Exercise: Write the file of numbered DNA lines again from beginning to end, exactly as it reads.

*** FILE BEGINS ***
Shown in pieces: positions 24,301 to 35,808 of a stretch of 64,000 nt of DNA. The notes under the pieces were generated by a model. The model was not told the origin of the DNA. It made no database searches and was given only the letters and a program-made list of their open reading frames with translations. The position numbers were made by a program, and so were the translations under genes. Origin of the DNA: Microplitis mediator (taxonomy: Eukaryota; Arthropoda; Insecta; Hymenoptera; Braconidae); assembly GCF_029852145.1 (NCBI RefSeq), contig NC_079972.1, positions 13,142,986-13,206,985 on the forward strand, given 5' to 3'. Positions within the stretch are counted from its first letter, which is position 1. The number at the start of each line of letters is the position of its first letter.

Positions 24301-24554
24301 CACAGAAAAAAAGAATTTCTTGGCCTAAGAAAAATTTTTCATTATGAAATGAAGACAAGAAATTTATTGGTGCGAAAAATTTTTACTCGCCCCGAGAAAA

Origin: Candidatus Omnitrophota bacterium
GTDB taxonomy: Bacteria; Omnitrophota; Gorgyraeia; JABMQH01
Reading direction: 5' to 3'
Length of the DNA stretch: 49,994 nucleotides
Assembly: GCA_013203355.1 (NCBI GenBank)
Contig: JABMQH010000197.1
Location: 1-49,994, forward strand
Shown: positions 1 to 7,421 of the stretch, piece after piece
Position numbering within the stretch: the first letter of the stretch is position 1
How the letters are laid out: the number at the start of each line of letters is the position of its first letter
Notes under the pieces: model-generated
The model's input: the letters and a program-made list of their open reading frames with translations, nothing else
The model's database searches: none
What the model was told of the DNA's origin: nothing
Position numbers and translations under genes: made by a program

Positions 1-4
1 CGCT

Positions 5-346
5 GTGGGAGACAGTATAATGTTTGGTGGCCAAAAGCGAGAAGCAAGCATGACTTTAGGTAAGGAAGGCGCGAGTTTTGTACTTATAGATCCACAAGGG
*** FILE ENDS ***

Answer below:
Shown in pieces: positions 24,301 to 35,808 of a stretch of 64,000 nt of DNA. The notes under the pieces were generated by a model. The model was not told the origin of the DNA. It made no database searches and was given only the letters and a program-made list of their open reading frames with translations. The position numbers were made by a program, and so were the translations under genes. Origin of the DNA: Microplitis mediator (taxonomy: Eukaryota; Arthropoda; Insecta; Hymenoptera; Braconidae); assembly GCF_029852145.1 (NCBI RefSeq), contig NC_079972.1, positions 13,142,986-13,206,985 on the forward strand, given 5' to 3'. Positions within the stretch are counted from its first letter, which is position 1. The number at the start of each line of letters is the position of its first letter.

Positions 24301-24554
24301 CACAGAAAAAAAGAATTTCTTGGCCTAAGAAAAATTTTTCATTATGAAATGAAGACAAGAAATTTATTGGTGCGAAAAATTTTTACTCGCCCCGAGAAAA

Origin: Candidatus Omnitrophota bacterium
GTDB taxonomy: Bacteria; Omnitrophota; Gorgyraeia; JABMQH01
Reading direction: 5' to 3'
Length of the DNA stretch: 49,994 nucleotides
Assembly: GCA_013203355.1 (NCBI GenBank)
Contig: JABMQH010000197.1
Location: 1-49,994, forward strand
Shown: positions 1 to 7,421 of the stretch, piece after piece
Position numbering within the stretch: the first letter of the stretch is position 1
How the letters are laid out: the number at the start of each line of letters is the position of its first letter
Notes under the pieces: model-generated
The model's input: the letters and a program-made list of their open reading frames with translations, nothing else
The model's database searches: none
What the model was told of the DNA's origin: nothing
Position numbers and translations under genes: made by a program

Positions 1-4
1 CGCT

Positions 5-346
5 GTGGGAGACAGTATAATGTTTGGTGGCCAAAAGCGAGAAGCAAGCATGACTTTAGGTAAGGAAGGCGCGAGTTTTGTACTTATAGATCCACAAGGG